June 29, 2018
A Warning About Credit Report Websites
Only one website is authorized to fill orders for the free annual credit report you are entitled to under law — annualcreditreport.com. Other websites that claim to offer “free credit reports,” “free credit scores,” or “free credit monitoring” are not part of the legally mandated free annual credit report program. In some cases, the “free” product comes with strings attached. For example, some sites sign you up for a supposedly “free” service that converts to one you have to pay for after a trial period. If you don’t cancel during the trial period, you may be unwittingly agreeing to let the company start charging fees to your credit card.
Some credit report websites use terms like “free report” in their names; others have URLs that purposely misspell annualcreditreport.com in the hope that you will mistype the name of the official site. Some of these sites direct you to other sites that try to sell you something or collect your personal information.
Annualcreditreport.com and the nationwide credit reporting companies will not send you an email asking for your personal information. If you get an email, see a pop-up ad, or get a phone call from someone claiming to be from annualcreditreport.com or any of the three nationwide credit reporting companies, do not reply or click on any link in the message. It’s probably a scam. Forward any such email to the FTC at email@example.com.
Prevent Identify Theft
Here are a few basic steps you can take to avoid becoming a victim of identity theft and pretext calling. Identity theft is the fraudulent use of a person’s personal identifying information. Often, identity thieves will use another person’s personal information, such as a Social Security number, mother’s maiden name, date of birth, or account number to open fraudulent new credit card accounts, charge existing credit card accounts, write share drafts, open share accounts, or obtain new loans. They may obtain this information by:
- Stealing wallets that contain personal identification information and credit cards.
- Stealing credit union statements from the mail.
- Diverting mail from its intended recipients by submitting a change of address form.
- Rummaging through trash for personal data.
- Stealing personal identification information from workplace records.
- Intercepting or otherwise obtaining information transmitted electronically.
Click here to view further information.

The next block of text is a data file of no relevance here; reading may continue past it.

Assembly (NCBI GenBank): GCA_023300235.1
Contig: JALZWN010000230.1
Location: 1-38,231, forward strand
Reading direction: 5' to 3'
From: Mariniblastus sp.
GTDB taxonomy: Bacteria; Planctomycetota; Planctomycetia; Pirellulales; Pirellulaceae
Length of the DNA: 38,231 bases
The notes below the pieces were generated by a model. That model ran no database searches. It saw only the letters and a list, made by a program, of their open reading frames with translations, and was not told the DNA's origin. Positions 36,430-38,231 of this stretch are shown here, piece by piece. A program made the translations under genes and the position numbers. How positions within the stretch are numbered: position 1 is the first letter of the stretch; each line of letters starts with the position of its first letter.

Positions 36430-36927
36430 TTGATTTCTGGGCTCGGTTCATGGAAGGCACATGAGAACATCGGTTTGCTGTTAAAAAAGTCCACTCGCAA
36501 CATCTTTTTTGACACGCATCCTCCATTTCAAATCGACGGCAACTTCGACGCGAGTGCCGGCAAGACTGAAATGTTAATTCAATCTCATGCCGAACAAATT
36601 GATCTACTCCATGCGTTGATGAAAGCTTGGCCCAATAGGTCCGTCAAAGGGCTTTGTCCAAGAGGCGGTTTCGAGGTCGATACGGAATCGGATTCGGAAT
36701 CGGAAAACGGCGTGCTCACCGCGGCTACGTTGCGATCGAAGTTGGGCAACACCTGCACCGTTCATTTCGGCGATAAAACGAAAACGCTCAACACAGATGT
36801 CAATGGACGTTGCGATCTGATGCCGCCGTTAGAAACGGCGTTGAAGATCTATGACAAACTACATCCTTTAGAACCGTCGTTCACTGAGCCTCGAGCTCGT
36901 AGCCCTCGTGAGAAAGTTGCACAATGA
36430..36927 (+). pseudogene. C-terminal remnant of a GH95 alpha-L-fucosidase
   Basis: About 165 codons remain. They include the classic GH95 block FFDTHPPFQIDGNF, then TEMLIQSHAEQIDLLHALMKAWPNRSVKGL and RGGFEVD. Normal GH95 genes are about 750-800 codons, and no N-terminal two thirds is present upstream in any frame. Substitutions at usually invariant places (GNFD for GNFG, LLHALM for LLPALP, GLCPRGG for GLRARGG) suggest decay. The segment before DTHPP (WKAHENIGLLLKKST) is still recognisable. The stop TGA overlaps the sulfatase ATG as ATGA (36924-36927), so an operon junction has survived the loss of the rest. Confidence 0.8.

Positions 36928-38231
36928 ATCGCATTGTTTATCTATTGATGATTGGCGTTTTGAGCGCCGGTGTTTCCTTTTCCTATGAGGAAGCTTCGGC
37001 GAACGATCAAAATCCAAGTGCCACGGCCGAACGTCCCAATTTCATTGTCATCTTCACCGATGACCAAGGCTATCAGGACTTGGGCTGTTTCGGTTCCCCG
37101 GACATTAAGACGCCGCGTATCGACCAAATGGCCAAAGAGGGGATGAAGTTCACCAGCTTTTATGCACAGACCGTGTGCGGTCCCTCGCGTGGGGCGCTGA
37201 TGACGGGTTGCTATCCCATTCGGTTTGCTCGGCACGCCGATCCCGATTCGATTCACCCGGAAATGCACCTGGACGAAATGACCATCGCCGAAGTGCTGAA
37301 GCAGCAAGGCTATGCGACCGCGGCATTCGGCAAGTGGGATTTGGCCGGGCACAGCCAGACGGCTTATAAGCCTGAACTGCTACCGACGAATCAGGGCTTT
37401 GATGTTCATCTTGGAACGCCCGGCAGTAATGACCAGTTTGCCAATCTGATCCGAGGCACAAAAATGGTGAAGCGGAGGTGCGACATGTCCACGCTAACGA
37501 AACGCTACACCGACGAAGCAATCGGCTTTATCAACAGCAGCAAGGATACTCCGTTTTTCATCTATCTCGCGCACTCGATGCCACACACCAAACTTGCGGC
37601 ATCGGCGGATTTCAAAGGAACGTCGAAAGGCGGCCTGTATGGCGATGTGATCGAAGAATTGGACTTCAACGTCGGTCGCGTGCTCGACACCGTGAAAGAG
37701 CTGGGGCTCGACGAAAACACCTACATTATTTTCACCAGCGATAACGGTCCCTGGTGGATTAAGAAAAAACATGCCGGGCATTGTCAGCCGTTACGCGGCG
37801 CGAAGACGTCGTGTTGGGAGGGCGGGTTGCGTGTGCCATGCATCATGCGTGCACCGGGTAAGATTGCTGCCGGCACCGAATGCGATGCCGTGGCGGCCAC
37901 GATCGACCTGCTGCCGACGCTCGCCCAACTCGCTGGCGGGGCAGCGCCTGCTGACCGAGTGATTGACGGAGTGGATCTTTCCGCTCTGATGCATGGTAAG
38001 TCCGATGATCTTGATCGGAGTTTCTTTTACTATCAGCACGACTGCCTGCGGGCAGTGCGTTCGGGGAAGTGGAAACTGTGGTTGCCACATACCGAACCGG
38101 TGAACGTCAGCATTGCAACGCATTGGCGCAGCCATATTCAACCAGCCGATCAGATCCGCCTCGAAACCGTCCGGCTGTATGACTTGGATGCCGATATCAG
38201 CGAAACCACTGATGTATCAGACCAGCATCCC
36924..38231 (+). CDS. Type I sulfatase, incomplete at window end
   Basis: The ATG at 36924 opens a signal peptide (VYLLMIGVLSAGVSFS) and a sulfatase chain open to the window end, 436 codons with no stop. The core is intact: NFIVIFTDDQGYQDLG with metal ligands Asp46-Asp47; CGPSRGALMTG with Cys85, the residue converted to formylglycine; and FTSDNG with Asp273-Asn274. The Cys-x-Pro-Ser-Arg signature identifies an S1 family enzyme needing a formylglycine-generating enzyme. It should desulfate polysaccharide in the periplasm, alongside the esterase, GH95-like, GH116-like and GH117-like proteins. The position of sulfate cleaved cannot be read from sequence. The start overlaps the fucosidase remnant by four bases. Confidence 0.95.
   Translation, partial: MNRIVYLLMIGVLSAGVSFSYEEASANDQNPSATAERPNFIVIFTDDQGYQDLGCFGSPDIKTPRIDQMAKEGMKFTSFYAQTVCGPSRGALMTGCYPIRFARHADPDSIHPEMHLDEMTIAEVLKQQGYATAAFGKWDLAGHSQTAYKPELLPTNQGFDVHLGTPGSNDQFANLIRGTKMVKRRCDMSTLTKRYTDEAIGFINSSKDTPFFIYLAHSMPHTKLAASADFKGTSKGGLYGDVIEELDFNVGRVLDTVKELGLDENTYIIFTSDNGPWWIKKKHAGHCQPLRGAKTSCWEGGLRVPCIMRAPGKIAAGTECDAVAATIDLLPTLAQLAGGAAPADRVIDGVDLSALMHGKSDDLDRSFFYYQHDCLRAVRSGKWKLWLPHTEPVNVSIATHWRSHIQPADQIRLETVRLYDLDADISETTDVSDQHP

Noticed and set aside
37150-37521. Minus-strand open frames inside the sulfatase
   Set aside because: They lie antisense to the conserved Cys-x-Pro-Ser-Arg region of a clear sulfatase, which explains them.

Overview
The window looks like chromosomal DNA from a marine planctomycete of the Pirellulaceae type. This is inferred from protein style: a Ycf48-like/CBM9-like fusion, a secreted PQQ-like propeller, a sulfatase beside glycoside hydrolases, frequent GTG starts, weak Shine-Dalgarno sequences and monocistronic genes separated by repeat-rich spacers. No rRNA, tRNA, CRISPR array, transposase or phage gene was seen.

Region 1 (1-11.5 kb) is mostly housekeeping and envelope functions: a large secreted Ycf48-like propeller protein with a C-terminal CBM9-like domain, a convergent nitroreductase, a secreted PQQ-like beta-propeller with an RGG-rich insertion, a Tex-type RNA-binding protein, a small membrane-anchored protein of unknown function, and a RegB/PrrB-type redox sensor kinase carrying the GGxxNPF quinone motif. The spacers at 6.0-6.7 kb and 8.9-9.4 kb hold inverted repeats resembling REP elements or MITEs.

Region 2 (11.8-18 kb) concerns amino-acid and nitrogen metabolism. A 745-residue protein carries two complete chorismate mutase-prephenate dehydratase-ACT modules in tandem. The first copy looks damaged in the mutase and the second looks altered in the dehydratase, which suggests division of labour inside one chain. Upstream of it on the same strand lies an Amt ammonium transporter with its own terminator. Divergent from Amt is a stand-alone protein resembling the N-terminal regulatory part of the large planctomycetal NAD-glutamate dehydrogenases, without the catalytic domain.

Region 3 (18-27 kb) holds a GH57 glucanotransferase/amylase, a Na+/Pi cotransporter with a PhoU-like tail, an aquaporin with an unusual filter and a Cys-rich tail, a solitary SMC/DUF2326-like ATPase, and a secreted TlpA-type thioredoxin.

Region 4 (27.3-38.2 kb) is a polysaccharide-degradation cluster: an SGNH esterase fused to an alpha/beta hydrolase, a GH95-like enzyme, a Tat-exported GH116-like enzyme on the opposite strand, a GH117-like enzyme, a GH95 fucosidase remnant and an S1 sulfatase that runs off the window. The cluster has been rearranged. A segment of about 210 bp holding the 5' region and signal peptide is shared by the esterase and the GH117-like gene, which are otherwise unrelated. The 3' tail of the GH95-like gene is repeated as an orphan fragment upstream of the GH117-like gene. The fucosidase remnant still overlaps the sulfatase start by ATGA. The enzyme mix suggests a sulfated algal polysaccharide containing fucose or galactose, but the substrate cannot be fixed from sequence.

Kern Schools Federal Credit Union provides the information listed on the “Security Information” page for educational purposes only. Kern Schools Federal Credit Union is not responsible for the products or recommendations provided by the above information security articles, nor any business transactions conducted between the Member and any vendors listed on this page.
Federal Trade Commission
Student Loan Scams Alert
Please read this alert from the FTC if you have student loans and considering assistance in managing the debt.
Some companies claim to resolve that issue by saying they can help you pay them down quicker, cheaper or get them forgiven altogether. Be cautious – some of these companies are running scams. Here are some tips to avoid student loan repayment scams:
- Never pay an upfront fee. It’s illegal for companies to charge you in advance before helping you to reduce or get rid of your student loan debt. Companies that make you pay upfront might give you no help and not give your money back.
- Only scammers promise fast loan forgiveness. Before they know your situation, scammers might say they can quickly get rid of your loans through a loan forgiveness program. But they can’t.
- A Department of Education seal doesn’t mean it’s legit. Scammers use official-looking names and logos and say they have special access to certain federal programs. They don’t.
- Don’t share your Federal Student Aid (FSA) ID with anyone. Scammers could use it to take control of your personal financial aid information on U.S. Department of Education websites.
You don’t have to pay for help with your student loans. There’s nothing a company can do for you that you cannot do yourself for free: federal borrowers can start with StudentAid.gov/repay; private borrowers can start by talking with their loan servicer.
Federal Trade Commission
How to Keep Your Personal Information Secure
Protecting your personal information can help reduce your risk of identity theft. There are four main ways to do it: know who you share information with; store and dispose of your personal information securely, especially your Social Security number; ask questions before deciding to share your personal information; and maintain appropriate security on your computers and other electronic devices.
Click here to visit the FTC website for further information.